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This article was published 11/10/2019 (617 days ago), so information in it may no longer be current.
The Dustin Byfuglien watch continues in earnest, yet those within the Winnipeg Jets organization say they aren’t peering out any windows for a glimpse of the big blue-liner.
They’ve left a light on, though.
While the team won’t comment on the situation, the lines of communication remain open with the star defenceman, who left the club on the eve of training camp to contemplate his hockey future
Discussions with the Byfuglien camp happened as recently as this past week, but Jets head coach Paul Maurice offered no new information following practice Friday.
"Any updates will be coming from (general manager Kevin Cheveldayoff). I’m just dealing with the guys in the room," he said. "We don’t have a daily conversation or a weekly conversation. (Cheveldayoff) will come in and tell me. I’ve got nothing for you on that front."
Byfuglien has, save for a couple of pictures on social media of him at a local watering hole, kept a low profile. Meanwhile, nary a word has been said since Winnipeg’s GM delivered the stupefying news Sept. 13 that the 6-5, 260-pound defenceman had requested, and was granted, a personal leave of absence.
No reason for the leave was given by the club, although the belief now is Byfuglien is wrestling with the possibility of retirement after 935 regular-season and playoff games over 12 years as an NHL regular, including a Stanley Cup win in 2010 with the Chicago Blackhawks.
For now, the 34-year-old — who was to earn US$8 million this season — is suspended without pay, meaning his contract is off the books, for now. But financial compensation won’t be what sways the father of three and avid outdoorsman from Roseau, Minn., who was plagued by injuries last season. His years of service to date add up to nearly US$60 million in earnings.
His Minneapolis-based agent, Ben Hankinson, had little in the way of an update Friday.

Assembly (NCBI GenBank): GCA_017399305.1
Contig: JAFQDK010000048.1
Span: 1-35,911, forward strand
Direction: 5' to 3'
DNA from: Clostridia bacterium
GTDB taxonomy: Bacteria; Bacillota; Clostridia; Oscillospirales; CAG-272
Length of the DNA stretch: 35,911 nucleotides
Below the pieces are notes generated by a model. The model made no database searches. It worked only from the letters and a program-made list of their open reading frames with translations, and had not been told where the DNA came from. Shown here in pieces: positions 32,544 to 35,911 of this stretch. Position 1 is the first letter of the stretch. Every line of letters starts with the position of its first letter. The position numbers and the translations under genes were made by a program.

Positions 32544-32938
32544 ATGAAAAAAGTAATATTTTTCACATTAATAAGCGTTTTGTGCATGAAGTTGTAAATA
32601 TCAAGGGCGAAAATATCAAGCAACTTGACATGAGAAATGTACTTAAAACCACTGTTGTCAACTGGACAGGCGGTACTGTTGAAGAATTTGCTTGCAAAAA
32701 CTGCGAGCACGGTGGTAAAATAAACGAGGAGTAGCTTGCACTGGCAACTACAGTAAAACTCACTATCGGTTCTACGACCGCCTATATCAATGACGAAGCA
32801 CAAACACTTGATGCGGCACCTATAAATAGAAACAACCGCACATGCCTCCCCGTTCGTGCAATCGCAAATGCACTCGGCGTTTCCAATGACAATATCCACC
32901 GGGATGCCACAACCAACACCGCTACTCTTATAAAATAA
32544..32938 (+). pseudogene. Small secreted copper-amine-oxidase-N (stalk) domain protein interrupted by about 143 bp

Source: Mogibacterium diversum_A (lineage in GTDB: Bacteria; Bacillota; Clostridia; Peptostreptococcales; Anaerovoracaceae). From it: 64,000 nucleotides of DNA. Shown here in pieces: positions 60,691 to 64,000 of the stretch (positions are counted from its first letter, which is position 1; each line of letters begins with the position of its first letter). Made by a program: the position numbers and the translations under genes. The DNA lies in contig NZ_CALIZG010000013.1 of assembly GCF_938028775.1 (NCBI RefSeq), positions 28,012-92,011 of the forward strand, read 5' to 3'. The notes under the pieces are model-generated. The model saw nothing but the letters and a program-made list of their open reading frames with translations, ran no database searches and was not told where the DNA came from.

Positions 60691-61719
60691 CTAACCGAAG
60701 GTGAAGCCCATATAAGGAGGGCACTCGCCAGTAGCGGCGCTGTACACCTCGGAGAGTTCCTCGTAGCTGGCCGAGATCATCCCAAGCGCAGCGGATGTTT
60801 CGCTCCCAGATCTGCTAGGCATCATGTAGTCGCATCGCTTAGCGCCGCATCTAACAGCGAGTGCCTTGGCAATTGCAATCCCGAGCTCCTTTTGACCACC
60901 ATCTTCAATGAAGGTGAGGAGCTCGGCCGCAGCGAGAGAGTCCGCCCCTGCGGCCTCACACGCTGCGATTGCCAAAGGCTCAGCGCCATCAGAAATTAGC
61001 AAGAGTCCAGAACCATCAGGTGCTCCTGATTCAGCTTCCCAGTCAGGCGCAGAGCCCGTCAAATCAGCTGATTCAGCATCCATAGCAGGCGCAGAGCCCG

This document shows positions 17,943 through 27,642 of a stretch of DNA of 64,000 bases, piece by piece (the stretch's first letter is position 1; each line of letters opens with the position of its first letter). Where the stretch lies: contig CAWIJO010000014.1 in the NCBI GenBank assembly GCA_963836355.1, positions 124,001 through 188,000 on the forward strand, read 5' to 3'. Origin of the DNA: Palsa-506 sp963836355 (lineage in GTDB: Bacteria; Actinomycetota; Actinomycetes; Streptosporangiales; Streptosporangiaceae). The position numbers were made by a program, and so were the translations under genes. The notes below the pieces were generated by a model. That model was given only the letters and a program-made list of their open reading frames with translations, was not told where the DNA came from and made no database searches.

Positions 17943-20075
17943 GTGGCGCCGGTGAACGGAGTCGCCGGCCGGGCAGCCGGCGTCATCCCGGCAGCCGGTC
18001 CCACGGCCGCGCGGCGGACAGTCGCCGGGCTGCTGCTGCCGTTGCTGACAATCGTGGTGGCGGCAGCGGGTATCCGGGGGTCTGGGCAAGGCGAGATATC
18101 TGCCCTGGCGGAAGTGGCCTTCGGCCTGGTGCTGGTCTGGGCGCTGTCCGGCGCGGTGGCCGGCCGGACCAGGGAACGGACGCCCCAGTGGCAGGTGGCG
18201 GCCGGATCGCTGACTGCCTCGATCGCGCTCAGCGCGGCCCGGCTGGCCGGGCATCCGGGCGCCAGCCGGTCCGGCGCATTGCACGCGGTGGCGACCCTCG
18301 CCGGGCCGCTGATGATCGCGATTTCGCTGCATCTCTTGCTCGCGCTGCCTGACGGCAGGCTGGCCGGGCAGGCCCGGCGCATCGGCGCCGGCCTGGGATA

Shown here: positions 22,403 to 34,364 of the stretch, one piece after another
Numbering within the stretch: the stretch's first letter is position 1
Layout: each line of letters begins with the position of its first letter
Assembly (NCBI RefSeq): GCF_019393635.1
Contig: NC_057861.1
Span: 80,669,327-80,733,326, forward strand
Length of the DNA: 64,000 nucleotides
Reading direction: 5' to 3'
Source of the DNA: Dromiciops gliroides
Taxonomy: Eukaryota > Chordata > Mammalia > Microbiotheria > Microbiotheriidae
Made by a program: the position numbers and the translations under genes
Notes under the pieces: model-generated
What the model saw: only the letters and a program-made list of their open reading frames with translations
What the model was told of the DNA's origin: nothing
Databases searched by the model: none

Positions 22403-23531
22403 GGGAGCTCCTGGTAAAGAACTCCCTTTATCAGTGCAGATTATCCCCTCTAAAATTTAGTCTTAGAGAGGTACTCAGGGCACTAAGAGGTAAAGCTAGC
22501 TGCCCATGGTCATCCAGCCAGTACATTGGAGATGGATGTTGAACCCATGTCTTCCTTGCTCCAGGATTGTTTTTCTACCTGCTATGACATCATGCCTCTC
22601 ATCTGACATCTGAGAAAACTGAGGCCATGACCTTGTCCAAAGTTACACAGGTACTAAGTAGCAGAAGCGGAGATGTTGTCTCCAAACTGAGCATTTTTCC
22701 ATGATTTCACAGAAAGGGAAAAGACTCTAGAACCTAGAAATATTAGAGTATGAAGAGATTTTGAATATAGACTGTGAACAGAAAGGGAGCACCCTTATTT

"I really can’t comment on anything at this point. If Dustin wanted to comment on it, he could. I’m his agent, obviously, so I could, too, but it’s not something to comment on. It’s too sensitive to comment on and throw out in the media," Hankinson said. "Internally, we’ll figure something out with the Jets. I want to respect Dustin’s personal family situation.
"I’ve got people calling me every day... I just have nothing I can add. We just gotta let it play out and see what happens."
The Jets (3-2-0) are in Chicago tonight. Game time is 6 p.m.
Byfuglien and Josh Morrissey were the presumed pillars of a depleted defensive corps this season, after Jacob Trouba was traded to the New York Rangers, unrestricted free agent Tyler Myers signed with the Vancouver Canucks and Ben Chiarot, also a UFA, inked a contract with the Montreal Canadiens.
Neal Pionk, acquired in the Trouba trade, Tucker Poolman and Dmitry Kulikov have been relatively sound on the right side through five games, particularly during the Jets’ current two-game winning streak. Morrissey, Anthony Bitetto and Ville Heinola have been effective for the most part, although the Finnish rookie struggled at times Thursday against a physical Minnesota squad in Winnipeg’s 5-2 victory over the Wild.
Morrissey and Kulikov have also missed games, forcing Sami Niku and newcomer Carl Dahlstrom into the lineup.
Appropriately, team brass has been patient while Byfuglien ponders his future. The Jets dearly want their skilled, bruising teammate to return to the fold, but understand some very personal decisions are being considered behind the scenes.
"You learn to adjust. You do with what you have. We’d be glad to have him back. But if not, it’s his own life. He gets to do whatever he wants, and we respect that," forward Mathieu Perreault said. "I saw him maybe last week. He’s doing well. I’m just happy that he’s healthy and he’s in a good place."
Adam Lowry echoed those sentiments, just before the club left Bell MTS Place to catch a plane to Chicago.
"We come to the rink, and the team that’s here is what we focus on. We’re not too worried about the other things. When you start hoping, when you start wishing, you don’t take care of what your job is. So, I think we’re rolling with the (defence) we have, with the team we have and we’re just trying to build and get better every day," the Jets centre said.
"I think that’s a personal issue, a personal matter for (Byfuglien), so we let him know the guys are here for him. But we kind of keep all that to ourselves."
Assistant sports editor
Jason Bell wanted to be a lawyer when he was a kid. The movie The Paper Chase got him hooked on the idea of law school and, possibly, falling in love with someone exactly like Lindsay Wagner (before she went all bionic).